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I love cliches, I feel like they’re used so often that they tend to lose meaning when they, in actual fact, carry so much truth if you take a deeper look. They say the first step to recovery is acceptance. As a person who has frequented rehabilitation centres, I really had no idea what acceptance really meant. I was under the impression that all I had to accept was that I was an addict when in actual fact there were a lot of other things to take into consideration. Acceptance is encompassing of all the aspects that make up the person that I am today, and until I began to accept myself for who I was and what I was actually going through, I continued to relapse and then regret it afterwards. It was a vicious cycle.
According to the Merriam Webster dictionary, addiction can be defined as ‘persistent compulsive use of a substance known by the user to be harmful’. ‘Addicts’ know that whatever they’re doing is not good for them and that’s because they get to face the repercussions of their substance abuse but they continue using anyway. It’s so easy for an addict to fall back into the trap of addiction even after suffering severe consequences which almost proved fatal and this is because addiction is also a dependency. We find it hard to cope without a dose of our preferred substance and when we do get a dose, even though sometimes it can be a mild overdose, we start to feel helpless because that’s where we begin to experience uncomfortable sensations in our bodies which are caused by the abuse of a particular substance, these can be a hangover, insomnia, stomach cramps, loss of appetite, etc.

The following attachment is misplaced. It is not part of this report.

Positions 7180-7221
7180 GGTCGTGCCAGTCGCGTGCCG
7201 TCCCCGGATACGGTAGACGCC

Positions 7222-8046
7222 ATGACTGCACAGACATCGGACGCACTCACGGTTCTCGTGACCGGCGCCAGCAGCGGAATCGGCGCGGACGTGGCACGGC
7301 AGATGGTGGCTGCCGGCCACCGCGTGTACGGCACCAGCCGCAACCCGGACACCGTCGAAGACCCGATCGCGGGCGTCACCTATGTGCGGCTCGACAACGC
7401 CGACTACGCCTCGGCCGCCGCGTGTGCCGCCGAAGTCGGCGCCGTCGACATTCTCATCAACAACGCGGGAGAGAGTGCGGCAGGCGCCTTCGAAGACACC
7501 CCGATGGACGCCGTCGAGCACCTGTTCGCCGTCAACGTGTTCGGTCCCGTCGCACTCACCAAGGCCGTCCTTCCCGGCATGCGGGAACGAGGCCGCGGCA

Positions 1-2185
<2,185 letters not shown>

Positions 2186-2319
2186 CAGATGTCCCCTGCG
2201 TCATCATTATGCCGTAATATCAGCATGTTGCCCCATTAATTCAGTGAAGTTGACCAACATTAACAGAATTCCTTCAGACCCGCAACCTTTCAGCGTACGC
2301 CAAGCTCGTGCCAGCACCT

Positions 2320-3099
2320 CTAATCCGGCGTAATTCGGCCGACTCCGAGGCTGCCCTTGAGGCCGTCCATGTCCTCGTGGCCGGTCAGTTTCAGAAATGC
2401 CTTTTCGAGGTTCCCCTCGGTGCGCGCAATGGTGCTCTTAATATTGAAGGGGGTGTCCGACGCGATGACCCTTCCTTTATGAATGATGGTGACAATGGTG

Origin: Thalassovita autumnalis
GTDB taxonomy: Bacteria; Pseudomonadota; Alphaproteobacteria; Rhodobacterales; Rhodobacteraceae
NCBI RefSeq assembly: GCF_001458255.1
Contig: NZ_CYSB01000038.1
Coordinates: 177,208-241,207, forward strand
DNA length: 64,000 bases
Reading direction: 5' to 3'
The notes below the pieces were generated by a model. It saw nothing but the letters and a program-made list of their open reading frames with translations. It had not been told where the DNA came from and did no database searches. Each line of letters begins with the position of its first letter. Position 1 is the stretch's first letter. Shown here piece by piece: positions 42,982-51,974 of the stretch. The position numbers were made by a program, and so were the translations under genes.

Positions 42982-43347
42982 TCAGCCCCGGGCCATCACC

It’s easy for others to point fingers at addicts but one thing we need to understand is that addiction is always accompanied by a mental illness. Addiction can result from depression and the need to not feel whatever it is that gets you down, and it can also result from anxiety and the dire need to remain calm amidst all the chaos. It is our responsibility to take care of ourselves and put our health first but we get so caught up in pleasing others, so much that it becomes a difficult duty to maintain. Our addiction may be a result of peer pressure, but it is not peer pressure that keeps us hooked, it is us chasing the temporal amount of joy that comes with every “session” that does. It’s extremely easy to get lost in chasing the feeling that you forget the repercussions that come with it. When the substance starts to wear off, we find ourselves tapping back into our initial depressive state harder than before. We end up being disinterested in everything. We lose sight of our passions, our responsibilities start to seem pointless, we miss school, we miss work and life just starts to get unnecessarily hectic.
I remember how easy it was for me to keep using even when I knew that I would struggle to sleep at night because I’d be sitting there thinking I’d die in my sleep and that there was a chance that I would get emotional and start crying for or about things that happened way back in my young years. I also remember sitting there watching my friends sleep and wished that I could also sleep as easily as they did, even just for an hour. It is at this point that I realised that as much as substances masked whatever I was feeling, those things became more exposed when the drug had served its purpose and spit me out of my hiding place. You get into a very dark place, a place you thought you had conquered because the drugs had you feeling victorious. Even though I knew I had an issue, I’d still go back and take the very same substance that almost put me in a hospital because I felt like I was strong enough to handle whatever consequences may arise. I guess that was the case until I actually ended up on a hospital bed. That, however, is a story for another post.